On September 8, 2022, six plaintiffs filed a complaint in the US District Court for the Western District of Texas challenging the decision by the Department of the Treasury’s Office of Foreign Assets Control to add Tornado Cash, a decentralized virtual currency mixer, to the Specially Designated Nationals and Blocked Persons (SDN) List. The plaintiffs – all individuals who have used Tornado Cash for legitimate purposes and whose crypto assets remain locked in Tornado Cash smart contracts since the August 2022 designation – accuse the US Treasury of engaging in an “unprecedented, overbroad action” which exceeds its statutory authority, infringes upon their constitutional rights, and “threatens the ability of law-abiding Americans to engage freely and privately in financial transactions.” The named defendants in the complaint are the Department of the Treasury, the Office of Foreign Assets Control, Secretary of the Treasury Janet Yellen and the Director of OFAC Andrea M. Gacki.
On August 8, 2022, OFAC designated Tornado Cash for allegedly laundering more than $7 billion worth of virtual currency since its creation in 2019. According to OFAC, Tornado Cash indiscriminately facilitated anonymous virtual currency transactions while making no attempt to determine fund origins and, as a result, laundered the proceeds of cybercrimes, including $455 million in virtual currency stolen by designated-entity Lazarus Group as part of the largest known virtual currency heist at the time. Tornado Cash was designated by OFAC pursuant to Executive Order 13694, which delegates to the Secretary of Treasury “ all powers granted to the President by the IEEPA as may be necessary to carry out the purposes” of the order. EO 13694, in particular, enables the Secretary to identify anyone involved in malicious cyber-enabled activities, and the Secretary of Treasury has delegated its authority to the Director of OFAC who maintains the SDN List. The IEEPA, or the International Emergency Economic Powers Act, specifically authorizes the designation of “property,” a “foreign country or a national thereof,” or a “person” of any kind, for the purpose of imposing sanctions.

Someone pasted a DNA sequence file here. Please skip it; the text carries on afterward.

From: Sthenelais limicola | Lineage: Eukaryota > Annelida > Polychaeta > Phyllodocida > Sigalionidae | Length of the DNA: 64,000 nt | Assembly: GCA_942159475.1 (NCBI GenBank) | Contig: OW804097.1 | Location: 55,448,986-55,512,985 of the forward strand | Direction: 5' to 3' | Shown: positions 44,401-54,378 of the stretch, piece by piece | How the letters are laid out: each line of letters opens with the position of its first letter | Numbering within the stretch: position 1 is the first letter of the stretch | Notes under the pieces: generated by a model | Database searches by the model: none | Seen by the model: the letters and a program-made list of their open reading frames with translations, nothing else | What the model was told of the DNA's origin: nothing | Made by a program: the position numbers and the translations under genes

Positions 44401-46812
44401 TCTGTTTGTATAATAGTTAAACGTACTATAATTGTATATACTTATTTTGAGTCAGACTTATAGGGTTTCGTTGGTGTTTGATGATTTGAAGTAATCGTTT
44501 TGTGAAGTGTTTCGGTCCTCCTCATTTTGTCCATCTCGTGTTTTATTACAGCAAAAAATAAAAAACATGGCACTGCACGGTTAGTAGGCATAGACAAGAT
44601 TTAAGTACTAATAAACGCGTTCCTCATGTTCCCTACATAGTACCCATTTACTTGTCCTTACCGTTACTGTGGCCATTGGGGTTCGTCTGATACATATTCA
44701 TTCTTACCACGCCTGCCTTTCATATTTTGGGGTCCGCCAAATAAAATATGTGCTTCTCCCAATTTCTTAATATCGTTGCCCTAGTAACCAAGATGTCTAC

The plaintiffs allege in their complaint that the US Treasury lacks the statutory authority to impose sanctions against Tornado Cash because it is not a person, entity, or organization subject to the jurisdiction of the United States but is a decentralized, open-source software project comprised of software code that has been published as a collection of smart contracts on the Ethereum blockchain. In the complaint, plaintiffs describe smart contracts as programs that run only when predetermined conditions are met. The plaintiffs allege that the Tornado Cash privacy protocol has consisted of “perpetually self-executing code” since 2020 and that the code cannot be altered, edited, or otherwise controlled. In addition, plaintiffs contend that the open source code can be used or distributed by anyone, and the smart contracts that are currently in use on Tornado Cash are immutable. For these reasons, plaintiffs claim that the software code “is not property, a foreign country or national thereof, or a person of any kind.”
The plaintiffs also acknowledge in the complaint that Tornado Cash’s designation has often been compared to OFAC’s May 6, 2022 designation of Blender.io, another virtual currency mixer which OFAC sanctioned in connection with the laundering of virtual funds linked to the infamous Lazarus Group heist as well as the laundering of virtual currency by Russia-linked ransomware groups. However, plaintiffs have attempted to distinguish Tornado Cash from Blender.io alleging that, unlike Tornado Cash, Blender.io users do not retain ownership of their crypto assets at all times. Plaintiffs also argue that Blender.io is operated under centralized control while Tornado Cash is decentralized and not owned by anyone.
The plaintiffs are seeking declaratory and injunctive relief under the Administrative Procedure Act and the US Constitution claiming that Tornado Cash’s designation by OFAC was unconstitutional under the Free Speech Clause of the First Amendment and the Due Process Clause of the Fifth Amendment. Plaintiffs are asking the court set aside the designation, hold that it is unlawful, and permanently enjoin OFAC from enforcing it.